“Those of us with progressive philosophies must instead unequivocally affirm the goodness of the existence of the old and sick. Especially when our consumerist culture tells them they have no net value,” he said.
Vatican City, Feb 15, 2017 / 12:01 am (CNA/EWTN News).- Hopes are on the rise for an agreement between the Vatican and China on the appointment of bishops, with Cardinal John Tong Hon, Archbishop of Hong Kong again making the case for a possible proposal.
He made his case in a Feb. 11 article for the Hong Kong’s Sunday Examiner newspaper, and follows up on his previous article from August 2016. His latest article is filled with a certain optimism.
Cardinal Tong wrote that a Vatican-China agreement on appointing bishops will be “the crux of the problem and a milestone in the process of normalizing the relationship between the two parties,” but it is “by no means the end of the issue.” It would be “unrealistic, if not impossible” to expect disagreements to be cleared up overnight.
To summarize, Cardinal Tong maintained that Chinese government will finally recognize the Pope as the supreme authority of the Church, and the Pope will be given the power to veto any candidate to the episcopacy he does not deem fit for the post. The cardinal also explained that the Chinese Catholic Patriotic Association, that is the state-controlled church, will turn into a voluntary body with which bishops can freely affiliate. He voiced optimism for the eventual reconciliation of the seven illicit bishops appointed without the Pope’s consent. The cardinal also hoped for the future recognition of the bishops of the “underground Church.”
Despite the general optimism seen in Cardinal Tong’s words, the final agreement is yet to come, a source with knowledge of the Vatican-China talks told CNA under condition of anonymity.
The source explained the agreement this way: “The Chinese government wants to keep control of the appointment of bishops, and Rome cannot diminish the supreme authority of the pontiff. So, we meet in the middle.”
One possible plan for agreement is that “the Holy See may accept the election of candidate for the episcopate, though it knows that these elections take place under state control and that bishops of China’s bishops’ conference all belong to the government-controlled patriotic association.”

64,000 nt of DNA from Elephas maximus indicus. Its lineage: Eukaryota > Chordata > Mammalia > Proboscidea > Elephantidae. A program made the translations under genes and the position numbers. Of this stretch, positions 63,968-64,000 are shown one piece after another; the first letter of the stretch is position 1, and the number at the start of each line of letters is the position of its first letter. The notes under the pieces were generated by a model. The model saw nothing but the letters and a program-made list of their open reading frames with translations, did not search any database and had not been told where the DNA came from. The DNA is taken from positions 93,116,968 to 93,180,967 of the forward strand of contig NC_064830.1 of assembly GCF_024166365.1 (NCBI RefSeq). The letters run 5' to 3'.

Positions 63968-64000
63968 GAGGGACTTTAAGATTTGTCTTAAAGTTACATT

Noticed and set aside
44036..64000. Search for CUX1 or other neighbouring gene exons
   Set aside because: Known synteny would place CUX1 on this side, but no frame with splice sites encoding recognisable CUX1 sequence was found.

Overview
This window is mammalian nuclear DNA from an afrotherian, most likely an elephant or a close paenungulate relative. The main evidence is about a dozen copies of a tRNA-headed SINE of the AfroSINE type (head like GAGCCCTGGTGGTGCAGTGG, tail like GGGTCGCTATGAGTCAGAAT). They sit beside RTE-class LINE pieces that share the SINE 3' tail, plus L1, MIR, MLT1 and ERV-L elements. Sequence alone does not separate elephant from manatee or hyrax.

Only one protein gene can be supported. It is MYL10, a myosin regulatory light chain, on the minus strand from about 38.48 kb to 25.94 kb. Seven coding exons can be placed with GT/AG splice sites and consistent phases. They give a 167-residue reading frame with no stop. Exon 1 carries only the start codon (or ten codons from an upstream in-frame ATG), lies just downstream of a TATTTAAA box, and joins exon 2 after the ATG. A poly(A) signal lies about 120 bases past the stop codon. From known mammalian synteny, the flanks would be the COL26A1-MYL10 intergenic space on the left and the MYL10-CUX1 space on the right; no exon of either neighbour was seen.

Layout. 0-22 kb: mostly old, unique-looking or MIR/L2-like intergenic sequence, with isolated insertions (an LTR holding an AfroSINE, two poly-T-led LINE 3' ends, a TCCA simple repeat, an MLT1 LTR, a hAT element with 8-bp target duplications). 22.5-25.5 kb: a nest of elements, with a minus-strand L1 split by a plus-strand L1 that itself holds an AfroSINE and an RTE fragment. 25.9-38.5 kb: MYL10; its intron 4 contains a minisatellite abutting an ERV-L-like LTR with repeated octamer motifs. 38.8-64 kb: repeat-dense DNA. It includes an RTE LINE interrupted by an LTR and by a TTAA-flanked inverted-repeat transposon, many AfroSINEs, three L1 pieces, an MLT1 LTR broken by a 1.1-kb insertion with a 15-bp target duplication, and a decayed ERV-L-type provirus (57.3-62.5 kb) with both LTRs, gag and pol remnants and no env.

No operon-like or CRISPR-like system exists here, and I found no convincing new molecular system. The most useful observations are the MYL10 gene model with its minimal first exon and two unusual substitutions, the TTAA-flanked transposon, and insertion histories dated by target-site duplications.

On the other hand, the source added, the Chinese government would “accept that any ‘election’ needs to be approved by the Pope, even though no elections should take place to appoint a bishop.”
The source compared this situation of mutual agreement to a famous image of three monkeys: “I don’t see, I don’t hear, I don’t speak.” He added that “although the Holy See is conscious that elections are not free, they are fake,” Vatican negotiators prefer to “silently accept this, in order to have bishops faithful to Rome and in communion with the Pope since the beginning.”
Cardinal Tong, in his latest article, noted that Catholic doctrine places the Pope as “the last and highest authority in appointing bishops.” This means that “if the Pope has the final word about the worthiness and suitability of an episcopal candidate, the elections of local churches and the recommendations of the bishops’ conference of the Catholic Church in China will simply be a way to express recommendations.”
Cardinal Tong thus aimed to respond to the concerns of Cardinal Joseph Zen, his predecessor as Archbishop of Hong Kong. In speeches, letters and articles, Cardinal Zen took a strong position against the agreement, saying that it undermined the authority of the Holy See. Cardinal Zen asked the Holy See not to make any agreement before China guarantees full religious freedom.
According to Cardinal Tong, there are three issues at stake: how to tackle the issue of the Chinese Catholic Patriotic Association; how to deal with the seven illicitly ordained bishops, who are excommunicated latae sententiae for having violated canon law; and how to handle the issue of more than 30 bishops from the underground Church, whom the Chinese government does not recognize.
The cardinal said a relationship between the patriotic association’s concept of an “independent, autonomous and self-run Church” and the self-nominating and self-ordination of bishops is “a relationship between theory and practice.” Both practices “are in fact the product of a distinctive political environment and pressure.”